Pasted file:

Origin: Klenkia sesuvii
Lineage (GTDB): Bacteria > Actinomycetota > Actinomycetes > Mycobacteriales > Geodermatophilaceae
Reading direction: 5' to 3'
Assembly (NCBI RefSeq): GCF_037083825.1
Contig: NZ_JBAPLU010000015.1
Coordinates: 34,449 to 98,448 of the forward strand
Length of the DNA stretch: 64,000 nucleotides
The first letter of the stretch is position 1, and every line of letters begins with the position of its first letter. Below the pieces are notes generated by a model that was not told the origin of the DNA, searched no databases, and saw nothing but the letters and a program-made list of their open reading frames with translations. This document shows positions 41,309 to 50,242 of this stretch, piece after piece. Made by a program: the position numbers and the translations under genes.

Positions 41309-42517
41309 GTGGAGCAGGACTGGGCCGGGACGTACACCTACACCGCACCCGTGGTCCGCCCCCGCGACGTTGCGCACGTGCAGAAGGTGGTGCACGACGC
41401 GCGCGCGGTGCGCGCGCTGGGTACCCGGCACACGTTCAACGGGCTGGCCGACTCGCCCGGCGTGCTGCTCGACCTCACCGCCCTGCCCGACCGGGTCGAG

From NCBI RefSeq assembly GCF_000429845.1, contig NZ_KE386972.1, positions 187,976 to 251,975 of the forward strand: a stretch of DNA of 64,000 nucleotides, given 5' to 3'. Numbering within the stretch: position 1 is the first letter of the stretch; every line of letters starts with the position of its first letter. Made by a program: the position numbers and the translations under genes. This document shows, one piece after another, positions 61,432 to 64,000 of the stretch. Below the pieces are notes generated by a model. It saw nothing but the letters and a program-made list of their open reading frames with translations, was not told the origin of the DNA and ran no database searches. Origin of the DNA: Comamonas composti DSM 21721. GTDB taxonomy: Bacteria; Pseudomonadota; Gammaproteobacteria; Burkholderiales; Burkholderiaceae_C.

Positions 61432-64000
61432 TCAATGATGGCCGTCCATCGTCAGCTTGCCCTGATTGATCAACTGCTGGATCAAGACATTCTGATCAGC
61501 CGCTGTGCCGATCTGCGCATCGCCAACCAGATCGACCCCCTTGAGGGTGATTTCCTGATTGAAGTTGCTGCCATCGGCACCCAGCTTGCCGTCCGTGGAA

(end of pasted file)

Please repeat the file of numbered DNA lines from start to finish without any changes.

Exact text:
Origin: Klenkia sesuvii
Lineage (GTDB): Bacteria > Actinomycetota > Actinomycetes > Mycobacteriales > Geodermatophilaceae
Reading direction: 5' to 3'
Assembly (NCBI RefSeq): GCF_037083825.1
Contig: NZ_JBAPLU010000015.1
Coordinates: 34,449 to 98,448 of the forward strand
Length of the DNA stretch: 64,000 nucleotides
The first letter of the stretch is position 1, and every line of letters begins with the position of its first letter. Below the pieces are notes generated by a model that was not told the origin of the DNA, searched no databases, and saw nothing but the letters and a program-made list of their open reading frames with translations. This document shows positions 41,309 to 50,242 of this stretch, piece after piece. Made by a program: the position numbers and the translations under genes.

Positions 41309-42517
41309 GTGGAGCAGGACTGGGCCGGGACGTACACCTACACCGCACCCGTGGTCCGCCCCCGCGACGTTGCGCACGTGCAGAAGGTGGTGCACGACGC
41401 GCGCGCGGTGCGCGCGCTGGGTACCCGGCACACGTTCAACGGGCTGGCCGACTCGCCCGGCGTGCTGCTCGACCTCACCGCCCTGCCCGACCGGGTCGAG

From NCBI RefSeq assembly GCF_000429845.1, contig NZ_KE386972.1, positions 187,976 to 251,975 of the forward strand: a stretch of DNA of 64,000 nucleotides, given 5' to 3'. Numbering within the stretch: position 1 is the first letter of the stretch; every line of letters starts with the position of its first letter. Made by a program: the position numbers and the translations under genes. This document shows, one piece after another, positions 61,432 to 64,000 of the stretch. Below the pieces are notes generated by a model. It saw nothing but the letters and a program-made list of their open reading frames with translations, was not told the origin of the DNA and ran no database searches. Origin of the DNA: Comamonas composti DSM 21721. GTDB taxonomy: Bacteria; Pseudomonadota; Gammaproteobacteria; Burkholderiales; Burkholderiaceae_C.

Positions 61432-64000
61432 TCAATGATGGCCGTCCATCGTCAGCTTGCCCTGATTGATCAACTGCTGGATCAAGACATTCTGATCAGC
61501 CGCTGTGCCGATCTGCGCATCGCCAACCAGATCGACCCCCTTGAGGGTGATTTCCTGATTGAAGTTGCTGCCATCGGCACCCAGCTTGCCGTCCGTGGAA